Illustrator Emma Lindström talks us through how Robin and the White Rabbit came to be, and shares her process for creating the striking water colour and photo imagery that adorn the book.
Under a tree in the schoolyard, a lone child is sitting. They sit there looking at the others… all the while turning further and further away. The feelings are piling up around the child, but no one’s there to help the child reach through the wall of feelings that separates them from the other children. The child is told that they must play with the other children, that they should be involved in the world around them. But how do you do that? The only thing the child knows right now is that it is fairly safe to sit under the tree… But what if a white rabbit would show up? A soft and kind rabbit who you can hug and play with…
Hello, my name is Emma Lindström. I am a preschool teacher with several years of experience supporting children with special needs, now specialising in visual aid.
In the summer of 2015, I sat at a café with my new-found friend Åse. We met only a few days earlier, by chance at a picnic. Åse talked about her experiences with people in need of visual communication, and soon we started to discuss the importance of understanding the need for people to communicate in ways other than spoken language. I related to my experiences as a support teacher in preschool and Åse talked about the various projects she participated in and her experiences from Konstfack College of Arts. After a while we considered what it would be like to create a picture book that highlights visual communication. Continue reading
The number of children identified with autism has more than doubled over the last decade. School-based professionals are now asked to participate in the screening, assessment, and educational planning for children and youth on the spectrum more than at any other time in the recent past. Moreover, the call for greater use of evidence-based practice has increased demands that school personnel be prepared to recognize the presence of risk factors, engage in case finding, and be knowledgeable about “best practice” guidelines in assessment and intervention for autism spectrum disorder (ASD). Continue reading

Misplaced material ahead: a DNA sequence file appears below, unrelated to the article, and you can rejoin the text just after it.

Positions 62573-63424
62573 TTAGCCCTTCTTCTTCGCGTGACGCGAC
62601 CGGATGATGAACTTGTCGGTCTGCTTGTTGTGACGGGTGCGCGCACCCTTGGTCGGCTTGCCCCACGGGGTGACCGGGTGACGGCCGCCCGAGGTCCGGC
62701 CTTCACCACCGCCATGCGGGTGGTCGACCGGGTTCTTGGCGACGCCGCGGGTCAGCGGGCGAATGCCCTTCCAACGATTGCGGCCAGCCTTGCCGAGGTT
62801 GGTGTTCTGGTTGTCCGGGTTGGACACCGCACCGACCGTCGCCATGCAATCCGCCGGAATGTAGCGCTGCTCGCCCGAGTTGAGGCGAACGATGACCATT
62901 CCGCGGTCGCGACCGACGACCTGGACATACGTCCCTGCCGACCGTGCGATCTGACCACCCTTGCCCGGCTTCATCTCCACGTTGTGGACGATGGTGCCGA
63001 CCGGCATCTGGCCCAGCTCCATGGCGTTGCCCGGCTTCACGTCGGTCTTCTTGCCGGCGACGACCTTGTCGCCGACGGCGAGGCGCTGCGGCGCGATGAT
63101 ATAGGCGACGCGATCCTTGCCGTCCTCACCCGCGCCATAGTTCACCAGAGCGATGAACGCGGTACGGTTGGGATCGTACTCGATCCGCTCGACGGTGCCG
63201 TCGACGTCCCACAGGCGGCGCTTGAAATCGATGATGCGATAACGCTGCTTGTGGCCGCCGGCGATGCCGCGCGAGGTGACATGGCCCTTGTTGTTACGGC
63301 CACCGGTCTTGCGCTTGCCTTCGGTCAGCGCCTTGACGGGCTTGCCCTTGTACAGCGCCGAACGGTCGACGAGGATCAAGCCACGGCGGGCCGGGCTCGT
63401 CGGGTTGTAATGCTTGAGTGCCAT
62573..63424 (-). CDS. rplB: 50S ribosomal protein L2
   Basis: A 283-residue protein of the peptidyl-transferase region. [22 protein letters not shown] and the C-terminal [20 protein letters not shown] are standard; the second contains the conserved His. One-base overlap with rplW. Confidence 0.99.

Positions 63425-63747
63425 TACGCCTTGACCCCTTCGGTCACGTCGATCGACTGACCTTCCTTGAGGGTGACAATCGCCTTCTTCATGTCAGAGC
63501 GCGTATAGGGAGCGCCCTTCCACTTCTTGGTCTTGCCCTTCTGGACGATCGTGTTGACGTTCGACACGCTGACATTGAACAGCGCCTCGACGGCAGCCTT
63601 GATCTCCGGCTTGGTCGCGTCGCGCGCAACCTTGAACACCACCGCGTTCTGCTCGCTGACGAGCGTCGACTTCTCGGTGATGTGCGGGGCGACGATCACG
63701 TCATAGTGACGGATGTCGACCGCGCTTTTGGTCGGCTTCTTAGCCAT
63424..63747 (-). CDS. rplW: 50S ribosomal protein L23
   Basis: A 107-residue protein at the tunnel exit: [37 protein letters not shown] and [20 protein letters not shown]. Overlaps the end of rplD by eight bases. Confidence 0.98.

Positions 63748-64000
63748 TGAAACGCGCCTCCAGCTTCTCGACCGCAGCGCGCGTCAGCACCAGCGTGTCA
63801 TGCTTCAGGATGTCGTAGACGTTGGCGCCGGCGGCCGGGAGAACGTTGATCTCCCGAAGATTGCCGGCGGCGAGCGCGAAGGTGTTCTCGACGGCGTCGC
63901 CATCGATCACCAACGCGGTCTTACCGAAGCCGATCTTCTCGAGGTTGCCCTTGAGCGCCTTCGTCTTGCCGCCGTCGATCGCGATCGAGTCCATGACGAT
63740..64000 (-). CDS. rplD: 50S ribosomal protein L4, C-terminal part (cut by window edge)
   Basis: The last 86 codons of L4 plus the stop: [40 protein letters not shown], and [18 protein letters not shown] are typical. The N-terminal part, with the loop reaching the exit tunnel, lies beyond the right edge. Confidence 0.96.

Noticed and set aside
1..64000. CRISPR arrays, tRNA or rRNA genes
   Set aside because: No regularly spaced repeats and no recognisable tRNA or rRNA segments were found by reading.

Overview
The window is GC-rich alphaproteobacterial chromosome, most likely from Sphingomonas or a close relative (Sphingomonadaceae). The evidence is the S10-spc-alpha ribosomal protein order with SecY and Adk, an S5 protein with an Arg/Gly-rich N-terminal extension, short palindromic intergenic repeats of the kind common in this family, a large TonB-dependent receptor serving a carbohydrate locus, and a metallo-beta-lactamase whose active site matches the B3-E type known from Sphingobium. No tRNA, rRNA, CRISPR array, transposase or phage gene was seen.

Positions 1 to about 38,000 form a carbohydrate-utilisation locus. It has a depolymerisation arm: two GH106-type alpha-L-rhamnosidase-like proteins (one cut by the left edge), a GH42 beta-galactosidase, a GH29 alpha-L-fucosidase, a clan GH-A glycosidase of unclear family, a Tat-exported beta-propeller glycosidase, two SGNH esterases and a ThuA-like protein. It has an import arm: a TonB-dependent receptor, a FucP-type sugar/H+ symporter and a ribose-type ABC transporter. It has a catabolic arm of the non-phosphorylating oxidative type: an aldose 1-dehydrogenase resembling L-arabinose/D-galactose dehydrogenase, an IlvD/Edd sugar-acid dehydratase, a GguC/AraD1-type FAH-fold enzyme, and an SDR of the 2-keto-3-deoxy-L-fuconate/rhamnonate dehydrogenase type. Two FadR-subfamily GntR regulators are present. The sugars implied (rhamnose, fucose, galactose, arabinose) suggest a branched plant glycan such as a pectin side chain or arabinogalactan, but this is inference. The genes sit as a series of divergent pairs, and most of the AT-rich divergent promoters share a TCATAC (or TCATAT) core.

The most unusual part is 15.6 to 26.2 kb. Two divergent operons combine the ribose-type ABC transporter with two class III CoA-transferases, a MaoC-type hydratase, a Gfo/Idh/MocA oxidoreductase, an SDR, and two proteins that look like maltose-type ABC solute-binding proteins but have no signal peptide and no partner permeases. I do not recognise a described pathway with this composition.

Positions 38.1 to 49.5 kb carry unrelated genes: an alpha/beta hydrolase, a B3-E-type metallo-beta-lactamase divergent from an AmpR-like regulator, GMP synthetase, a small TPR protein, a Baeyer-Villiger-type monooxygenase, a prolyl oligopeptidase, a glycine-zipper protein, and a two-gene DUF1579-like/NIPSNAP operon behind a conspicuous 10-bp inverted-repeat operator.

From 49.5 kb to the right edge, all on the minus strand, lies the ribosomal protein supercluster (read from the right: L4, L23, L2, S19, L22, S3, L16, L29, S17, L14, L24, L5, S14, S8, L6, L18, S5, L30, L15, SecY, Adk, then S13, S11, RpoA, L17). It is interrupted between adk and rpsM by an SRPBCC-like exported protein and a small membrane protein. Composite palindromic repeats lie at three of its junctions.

As part of our back to school promotion, we’re giving away free copies of our Autism and Education catalogues until the end of the month to all UK school staff. Just email hello@JKP.com, stating your address and the catalogue which you’d like, and we’ll send it in the post to you that same day.
Our education resources offer valuable guidance on important school issues such as mental health, special educational needs, bullying and peer pressure, safeguarding, restorative justice, sex education, trauma and attachment, gender diversity and more.
The heartbreaking motivation that compelled Åse Brunnström to find a way to help carers communicate visually with hard to reach children.
One day in 2009 sparked the inspiration for Åse and led her to investigate the different ways in which visual communication could be approached to help hard to reach children, dedicating her time to creating a universally accessible resource for the professionals, teachers and parents who would need it. The result was Robin and the White Rabbit, illustrated by Emma Lindström, a vital tool that helps children express and understand their thoughts and feelings through the use of visual communication cards.
Our latest autism catalogue is now available to view online and if you would like to request a free print copy please e-mail firstname.lastname@example.org
This year’s catalogue has more books in it than ever before from fiction and picture books for children and young readers to life guides on negotiating employment, building relationships and more for adults. Parents will find practical books on coping with challenging behaviour while educators and professionals will find essential resources to use day to day when working with children and adults on the autism spectrum.
If you would like to read more articles like this and get the latest news and offers on our autism books, why not join our mailing list? We can send information by email or post as you prefer. You may also be interested in liking our Autism Facebook page.